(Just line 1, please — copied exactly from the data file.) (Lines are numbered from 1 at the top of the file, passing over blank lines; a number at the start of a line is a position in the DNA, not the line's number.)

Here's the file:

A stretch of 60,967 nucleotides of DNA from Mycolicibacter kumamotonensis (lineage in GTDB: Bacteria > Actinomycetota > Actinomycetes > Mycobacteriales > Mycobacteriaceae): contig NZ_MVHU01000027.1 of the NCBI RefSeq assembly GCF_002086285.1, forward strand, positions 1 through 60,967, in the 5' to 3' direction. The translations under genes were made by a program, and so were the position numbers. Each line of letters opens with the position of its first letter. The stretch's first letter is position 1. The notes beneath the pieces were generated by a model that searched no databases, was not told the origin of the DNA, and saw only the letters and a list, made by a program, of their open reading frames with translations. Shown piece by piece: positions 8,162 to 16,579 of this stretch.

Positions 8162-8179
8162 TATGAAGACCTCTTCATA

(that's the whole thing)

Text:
A stretch of 60,967 nucleotides of DNA from Mycolicibacter kumamotonensis (lineage in GTDB: Bacteria > Actinomycetota > Actinomycetes > Mycobacteriales > Mycobacteriaceae): contig NZ_MVHU01000027.1 of the NCBI RefSeq assembly GCF_002086285.1, forward strand, positions 1 through 60,967, in the 5' to 3' direction. The translations under genes were made by a program, and so were the position numbers. Each line of letters opens with the position of its first letter. The stretch's first letter is position 1. The notes beneath the pieces were generated by a model that searched no databases, was not told the origin of the DNA, and saw only the letters and a list, made by a program, of their open reading frames with translations. Shown piece by piece: positions 8,162 to 16,579 of this stretch.